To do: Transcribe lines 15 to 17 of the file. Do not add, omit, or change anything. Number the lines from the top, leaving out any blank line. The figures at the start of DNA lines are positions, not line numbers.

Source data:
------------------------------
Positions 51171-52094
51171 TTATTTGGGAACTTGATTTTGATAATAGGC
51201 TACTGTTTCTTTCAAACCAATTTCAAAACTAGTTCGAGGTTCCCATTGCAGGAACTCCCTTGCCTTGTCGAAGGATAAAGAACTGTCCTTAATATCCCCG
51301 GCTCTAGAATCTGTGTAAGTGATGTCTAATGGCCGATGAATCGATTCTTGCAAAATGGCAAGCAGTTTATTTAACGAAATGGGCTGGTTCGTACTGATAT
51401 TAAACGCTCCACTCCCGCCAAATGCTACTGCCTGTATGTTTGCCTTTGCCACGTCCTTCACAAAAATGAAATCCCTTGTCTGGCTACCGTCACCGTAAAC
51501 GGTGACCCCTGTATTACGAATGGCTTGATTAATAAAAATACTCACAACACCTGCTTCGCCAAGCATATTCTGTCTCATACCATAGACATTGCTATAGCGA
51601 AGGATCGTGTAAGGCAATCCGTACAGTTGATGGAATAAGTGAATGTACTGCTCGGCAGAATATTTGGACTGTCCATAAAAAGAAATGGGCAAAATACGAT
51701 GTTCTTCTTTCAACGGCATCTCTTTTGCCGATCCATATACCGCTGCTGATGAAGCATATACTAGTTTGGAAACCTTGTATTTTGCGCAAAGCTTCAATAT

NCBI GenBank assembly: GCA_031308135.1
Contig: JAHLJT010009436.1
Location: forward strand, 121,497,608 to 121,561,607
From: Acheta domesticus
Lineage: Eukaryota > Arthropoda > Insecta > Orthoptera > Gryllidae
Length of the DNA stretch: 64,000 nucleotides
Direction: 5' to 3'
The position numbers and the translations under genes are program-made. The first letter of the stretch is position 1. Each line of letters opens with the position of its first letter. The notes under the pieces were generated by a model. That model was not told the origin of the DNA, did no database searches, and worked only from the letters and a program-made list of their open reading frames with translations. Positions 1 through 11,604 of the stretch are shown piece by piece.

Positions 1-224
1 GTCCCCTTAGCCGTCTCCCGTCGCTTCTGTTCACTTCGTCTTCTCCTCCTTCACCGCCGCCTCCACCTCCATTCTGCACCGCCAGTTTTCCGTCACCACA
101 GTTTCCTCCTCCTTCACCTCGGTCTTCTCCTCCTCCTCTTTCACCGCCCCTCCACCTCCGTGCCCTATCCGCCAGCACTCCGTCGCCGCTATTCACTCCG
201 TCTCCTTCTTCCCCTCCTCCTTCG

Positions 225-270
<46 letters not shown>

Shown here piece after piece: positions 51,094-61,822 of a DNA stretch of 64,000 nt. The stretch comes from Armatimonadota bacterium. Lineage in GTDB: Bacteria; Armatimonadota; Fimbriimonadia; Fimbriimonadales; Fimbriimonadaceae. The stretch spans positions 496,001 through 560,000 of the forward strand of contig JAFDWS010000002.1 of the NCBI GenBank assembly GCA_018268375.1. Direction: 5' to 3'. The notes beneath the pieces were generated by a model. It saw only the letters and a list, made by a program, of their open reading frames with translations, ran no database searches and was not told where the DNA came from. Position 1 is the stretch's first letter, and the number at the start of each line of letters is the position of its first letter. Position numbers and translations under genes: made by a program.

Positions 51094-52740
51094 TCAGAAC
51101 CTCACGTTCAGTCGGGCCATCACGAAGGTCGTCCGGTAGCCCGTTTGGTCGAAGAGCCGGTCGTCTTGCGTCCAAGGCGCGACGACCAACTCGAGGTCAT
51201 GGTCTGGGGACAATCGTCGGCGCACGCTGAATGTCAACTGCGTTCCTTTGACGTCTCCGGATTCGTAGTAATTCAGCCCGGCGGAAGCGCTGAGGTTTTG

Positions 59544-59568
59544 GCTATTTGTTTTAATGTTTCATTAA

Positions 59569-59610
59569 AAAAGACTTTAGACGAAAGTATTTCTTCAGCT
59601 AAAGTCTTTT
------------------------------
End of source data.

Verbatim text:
Direction: 5' to 3'
The position numbers and the translations under genes are program-made. The first letter of the stretch is position 1. Each line of letters opens with the position of its first letter. The notes under the pieces were generated by a model. That model was not told the origin of the DNA, did no database searches, and worked only from the letters and a program-made list of their open reading frames with translations. Positions 1 through 11,604 of the stretch are shown piece by piece.

Positions 1-224